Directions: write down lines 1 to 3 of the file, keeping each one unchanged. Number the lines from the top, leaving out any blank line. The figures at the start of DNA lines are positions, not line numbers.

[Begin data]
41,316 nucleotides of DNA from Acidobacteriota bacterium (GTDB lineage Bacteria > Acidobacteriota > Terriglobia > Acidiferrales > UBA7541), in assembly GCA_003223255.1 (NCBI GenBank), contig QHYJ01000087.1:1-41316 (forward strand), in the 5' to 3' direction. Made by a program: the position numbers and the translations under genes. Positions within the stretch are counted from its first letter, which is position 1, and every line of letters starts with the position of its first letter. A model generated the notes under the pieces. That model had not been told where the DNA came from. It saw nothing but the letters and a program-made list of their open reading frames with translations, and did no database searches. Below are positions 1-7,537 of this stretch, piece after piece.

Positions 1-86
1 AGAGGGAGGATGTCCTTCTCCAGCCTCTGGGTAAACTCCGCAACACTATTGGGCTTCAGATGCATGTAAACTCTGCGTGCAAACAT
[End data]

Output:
41,316 nucleotides of DNA from Acidobacteriota bacterium (GTDB lineage Bacteria > Acidobacteriota > Terriglobia > Acidiferrales > UBA7541), in assembly GCA_003223255.1 (NCBI GenBank), contig QHYJ01000087.1:1-41316 (forward strand), in the 5' to 3' direction. Made by a program: the position numbers and the translations under genes. Positions within the stretch are counted from its first letter, which is position 1, and every line of letters starts with the position of its first letter. A model generated the notes under the pieces. That model had not been told where the DNA came from. It saw nothing but the letters and a program-made list of their open reading frames with translations, and did no database searches. Below are positions 1-7,537 of this stretch, piece after piece.

Positions 1-86
1 AGAGGGAGGATGTCCTTCTCCAGCCTCTGGGTAAACTCCGCAACACTATTGGGCTTCAGATGCATGTAAACTCTGCGTGCAAACAT